- Tous > Medicine Access and Rational Use > Antimicrobial Drug Resistance
- Tous > Medicine Access and Rational Use > Rational Use
- Mots-clés > antibiotic resistance
- Mots-clés > antibiotics - pattern of consumption
- Mots-clés > drug-use indicators
- Mots-clés > hospital prescribing patterns
- Mots-clés > inappropriate use
- Mots-clés > polypharmacy
- Mots-clés > prescription patterns
- Mots-clés > rational prescribing of medicines
- Mots-clés > rational use of antibiotics
- Mots-clés > use - antimicrobials
(2011; 40 pages)
Ntšekhe M., N. Hoohlo-Khotle, M. Tlali, and D. Tjipura. 2011. Antibiotic Prescribing Patterns at Six Hospitals in Lesotho. Submitted to the US Agency for International Development by the Strengthening Pharmaceutical Systems (SPS) Program. Arlington, VA: Management Sciences for Health.
The 1985 World Health Organization (WHO) conference on rational medicine use (RMU) marked the beginning of efforts to improve the use of medicines, especially in developing countries. The First International Conference on Improving Use of Medicines, held in Thailand in 1997, identified the need for a set of indicators and appropriate methodology to assess the use of medicines, particularly antimicrobials, in hospitals. The Second International Conference on Improving Use of Medicines confirmed the need for medicine use indicators to measure trends in pharmaceutical management, prescribing, and dispensing in the public and private sectors. The detection of problems with the use of antimicrobial medicines in hospitals is the first step in evaluating the underlying causes and taking remedial action (SPS, 2008).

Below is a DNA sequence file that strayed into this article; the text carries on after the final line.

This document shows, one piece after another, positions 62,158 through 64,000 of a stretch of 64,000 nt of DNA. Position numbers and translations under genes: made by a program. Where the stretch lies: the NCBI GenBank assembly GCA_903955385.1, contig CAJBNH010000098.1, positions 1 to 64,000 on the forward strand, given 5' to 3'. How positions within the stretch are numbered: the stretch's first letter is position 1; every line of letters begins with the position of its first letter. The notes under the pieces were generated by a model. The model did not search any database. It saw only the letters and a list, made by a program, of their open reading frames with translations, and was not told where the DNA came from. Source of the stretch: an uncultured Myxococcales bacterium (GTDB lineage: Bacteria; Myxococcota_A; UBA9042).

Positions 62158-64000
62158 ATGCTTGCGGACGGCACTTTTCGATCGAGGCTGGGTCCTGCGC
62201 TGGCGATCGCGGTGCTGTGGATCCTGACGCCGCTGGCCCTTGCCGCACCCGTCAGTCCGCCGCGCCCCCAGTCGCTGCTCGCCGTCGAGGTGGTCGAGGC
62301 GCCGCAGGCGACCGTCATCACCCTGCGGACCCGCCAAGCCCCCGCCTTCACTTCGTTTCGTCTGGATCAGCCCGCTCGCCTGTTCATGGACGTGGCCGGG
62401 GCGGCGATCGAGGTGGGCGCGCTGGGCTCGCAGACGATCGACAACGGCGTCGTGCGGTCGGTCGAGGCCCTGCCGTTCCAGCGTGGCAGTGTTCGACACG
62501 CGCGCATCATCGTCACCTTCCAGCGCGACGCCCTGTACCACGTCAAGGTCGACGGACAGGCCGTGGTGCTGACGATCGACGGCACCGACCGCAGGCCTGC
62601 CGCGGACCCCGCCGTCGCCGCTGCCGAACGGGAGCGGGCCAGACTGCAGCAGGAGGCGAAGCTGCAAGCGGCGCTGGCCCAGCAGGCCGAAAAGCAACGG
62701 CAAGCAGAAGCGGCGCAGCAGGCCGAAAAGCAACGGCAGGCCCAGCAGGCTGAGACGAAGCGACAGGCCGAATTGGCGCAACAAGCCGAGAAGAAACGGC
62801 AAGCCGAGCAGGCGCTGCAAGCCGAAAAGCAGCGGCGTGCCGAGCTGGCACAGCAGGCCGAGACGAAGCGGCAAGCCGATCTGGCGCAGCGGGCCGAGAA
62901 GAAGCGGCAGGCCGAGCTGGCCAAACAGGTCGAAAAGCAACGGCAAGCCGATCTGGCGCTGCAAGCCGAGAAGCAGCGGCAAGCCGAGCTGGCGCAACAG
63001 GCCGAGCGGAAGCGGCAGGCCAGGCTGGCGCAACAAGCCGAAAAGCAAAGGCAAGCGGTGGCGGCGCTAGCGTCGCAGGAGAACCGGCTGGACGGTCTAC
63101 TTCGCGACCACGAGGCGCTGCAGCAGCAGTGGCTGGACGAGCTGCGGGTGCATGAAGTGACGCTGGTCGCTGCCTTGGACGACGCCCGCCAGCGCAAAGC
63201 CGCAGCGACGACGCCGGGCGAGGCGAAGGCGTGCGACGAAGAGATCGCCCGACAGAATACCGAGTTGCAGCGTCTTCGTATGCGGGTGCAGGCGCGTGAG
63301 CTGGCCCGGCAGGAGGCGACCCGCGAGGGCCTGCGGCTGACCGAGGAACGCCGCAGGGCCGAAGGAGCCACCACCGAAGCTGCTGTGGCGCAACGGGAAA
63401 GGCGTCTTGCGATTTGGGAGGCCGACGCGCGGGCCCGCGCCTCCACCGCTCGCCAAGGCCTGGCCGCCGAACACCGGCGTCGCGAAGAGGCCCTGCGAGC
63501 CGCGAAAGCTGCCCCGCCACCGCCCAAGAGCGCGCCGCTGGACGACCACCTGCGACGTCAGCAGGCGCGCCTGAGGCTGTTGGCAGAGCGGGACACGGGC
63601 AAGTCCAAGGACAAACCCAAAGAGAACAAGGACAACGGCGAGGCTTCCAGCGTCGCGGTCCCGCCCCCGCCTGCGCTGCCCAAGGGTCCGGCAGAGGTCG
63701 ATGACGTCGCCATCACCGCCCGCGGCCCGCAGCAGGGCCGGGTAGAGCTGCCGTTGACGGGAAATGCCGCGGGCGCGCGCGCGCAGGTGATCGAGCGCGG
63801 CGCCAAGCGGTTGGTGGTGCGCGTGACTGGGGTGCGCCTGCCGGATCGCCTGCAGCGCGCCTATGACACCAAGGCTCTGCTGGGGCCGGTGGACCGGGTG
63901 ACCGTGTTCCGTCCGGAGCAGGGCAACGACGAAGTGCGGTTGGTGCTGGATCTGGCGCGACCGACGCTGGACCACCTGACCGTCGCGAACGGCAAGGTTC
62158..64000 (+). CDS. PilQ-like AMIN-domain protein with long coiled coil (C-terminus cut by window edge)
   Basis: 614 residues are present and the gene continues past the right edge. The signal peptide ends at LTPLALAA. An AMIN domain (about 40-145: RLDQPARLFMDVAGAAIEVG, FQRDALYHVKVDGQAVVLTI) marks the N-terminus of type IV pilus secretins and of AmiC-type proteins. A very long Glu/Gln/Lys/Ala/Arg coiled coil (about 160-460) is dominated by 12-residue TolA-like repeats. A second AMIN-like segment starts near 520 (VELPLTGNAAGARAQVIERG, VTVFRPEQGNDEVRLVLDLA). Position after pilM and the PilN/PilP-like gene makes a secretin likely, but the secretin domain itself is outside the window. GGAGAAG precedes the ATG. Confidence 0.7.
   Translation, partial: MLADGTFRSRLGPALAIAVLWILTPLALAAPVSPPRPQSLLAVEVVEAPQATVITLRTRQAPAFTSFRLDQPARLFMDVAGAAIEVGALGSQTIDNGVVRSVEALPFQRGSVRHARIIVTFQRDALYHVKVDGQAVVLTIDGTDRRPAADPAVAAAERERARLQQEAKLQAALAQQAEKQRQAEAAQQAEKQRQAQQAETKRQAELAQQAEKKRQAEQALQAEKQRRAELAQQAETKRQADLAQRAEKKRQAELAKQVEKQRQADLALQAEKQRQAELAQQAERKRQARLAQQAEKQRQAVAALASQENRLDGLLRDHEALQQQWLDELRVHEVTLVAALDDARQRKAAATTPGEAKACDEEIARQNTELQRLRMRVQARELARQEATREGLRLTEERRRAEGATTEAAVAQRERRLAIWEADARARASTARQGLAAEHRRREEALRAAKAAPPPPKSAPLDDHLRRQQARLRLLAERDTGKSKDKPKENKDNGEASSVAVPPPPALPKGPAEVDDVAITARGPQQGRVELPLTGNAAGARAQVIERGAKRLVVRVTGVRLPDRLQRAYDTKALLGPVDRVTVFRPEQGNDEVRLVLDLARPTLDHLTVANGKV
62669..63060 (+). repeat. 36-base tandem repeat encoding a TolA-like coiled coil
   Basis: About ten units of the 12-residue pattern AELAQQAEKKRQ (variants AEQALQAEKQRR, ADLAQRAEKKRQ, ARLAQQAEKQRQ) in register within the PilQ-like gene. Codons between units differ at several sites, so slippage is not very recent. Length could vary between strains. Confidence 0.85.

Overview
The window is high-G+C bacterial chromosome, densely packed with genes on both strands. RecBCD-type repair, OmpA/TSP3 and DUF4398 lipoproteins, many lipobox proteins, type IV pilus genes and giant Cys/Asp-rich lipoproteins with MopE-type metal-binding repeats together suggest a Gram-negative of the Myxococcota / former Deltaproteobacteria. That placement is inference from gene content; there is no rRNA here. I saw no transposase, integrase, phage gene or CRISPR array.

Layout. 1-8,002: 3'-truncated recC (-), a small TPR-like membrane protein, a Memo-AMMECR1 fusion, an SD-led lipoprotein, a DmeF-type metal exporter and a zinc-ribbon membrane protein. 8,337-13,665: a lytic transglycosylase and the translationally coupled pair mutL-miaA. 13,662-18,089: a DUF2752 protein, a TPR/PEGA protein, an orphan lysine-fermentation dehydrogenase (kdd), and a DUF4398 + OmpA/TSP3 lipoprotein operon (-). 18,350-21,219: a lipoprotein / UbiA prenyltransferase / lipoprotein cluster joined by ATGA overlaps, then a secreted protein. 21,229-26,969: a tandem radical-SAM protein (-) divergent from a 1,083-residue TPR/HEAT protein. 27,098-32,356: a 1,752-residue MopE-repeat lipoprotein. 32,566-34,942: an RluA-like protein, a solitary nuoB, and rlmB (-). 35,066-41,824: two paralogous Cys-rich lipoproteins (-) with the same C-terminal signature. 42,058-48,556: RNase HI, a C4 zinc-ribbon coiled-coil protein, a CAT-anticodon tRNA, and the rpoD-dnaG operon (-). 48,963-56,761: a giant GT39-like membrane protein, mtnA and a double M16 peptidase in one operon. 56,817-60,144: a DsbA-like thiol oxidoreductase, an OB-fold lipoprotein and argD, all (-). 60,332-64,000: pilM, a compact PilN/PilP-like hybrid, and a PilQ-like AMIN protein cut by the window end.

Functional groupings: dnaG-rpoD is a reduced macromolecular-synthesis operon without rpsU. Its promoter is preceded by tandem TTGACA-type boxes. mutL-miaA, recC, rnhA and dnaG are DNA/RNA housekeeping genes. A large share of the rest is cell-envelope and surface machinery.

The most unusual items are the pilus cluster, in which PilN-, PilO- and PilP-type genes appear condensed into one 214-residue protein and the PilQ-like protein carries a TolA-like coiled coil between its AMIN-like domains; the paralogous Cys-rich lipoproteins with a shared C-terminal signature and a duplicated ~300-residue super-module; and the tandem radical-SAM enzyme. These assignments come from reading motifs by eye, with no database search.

The Ministry of Health and Social Welfare (MOHSW) has been actively assessing the state of pharmaceutical management and use of medicines since 2007, by conducting the Medicines Access Surveys (2007 and 2009). Because the management and use of antimicrobials has clinical, economic, and environmental implications and because, in many countries, antimicrobials are the most frequently prescribed therapeutic agents accounting for 30–50% of prescriptions for medicines, MOHSW decided to carry out a more focused assessment on the use and management of antibiotics at six hospitals in Lesotho.
The study sought to answer a number of questions relating to antibiotic prescribing patterns at these six hospitals. Quantitative data was collected, counted numerically, and used to identify the prescribing patterns within the six hospitals. The qualitative data was used to measure the quality of prescribing patterns and to determine the reasons behind the identified prescribing patterns. Three core, one patient, and three complimentary medicine use indicators from the WHO Drug Use Indicators (Outpatient Facilities) list were assessed.
Sample selection was convenient, focusing on hospitals that were already supported by the Strengthening Pharmaceutical Systems (SPS) Program of MOHSW. During sampling, we considered supporting hospital pharmaco-therapeutic committees (HPTCs) and data management with RxSolution, an electronic pharmaceutical data management tool developed by Management Sciences for Health. Data collectors were trained and the data collection tools were piloted at the main referral hospital in Lesotho, Queen Elizabeth (QE) II Hospital. The results indicate that polypharmacy may be a problem in Lesotho in outpatient settings because the average number of medicines prescribed per encounter is 3.8; of these, 37.6% are antibiotics. Adherence to STGs stands at 42.8%, and 79% of the prescribed medicines were from the EML. Generic prescribing is a serious gap, with only 35.6% of the prescriptions issued being generic. Supply chain management, however, is a strong area of the system, with over 89% of the prescribed medicines being available and actually dispensed.
The use of tools, structures, and systems, such as STGs, HPTCs, and facility-specific RMU programs, needs to be strengthened to improve use of antibiotics at hospitals.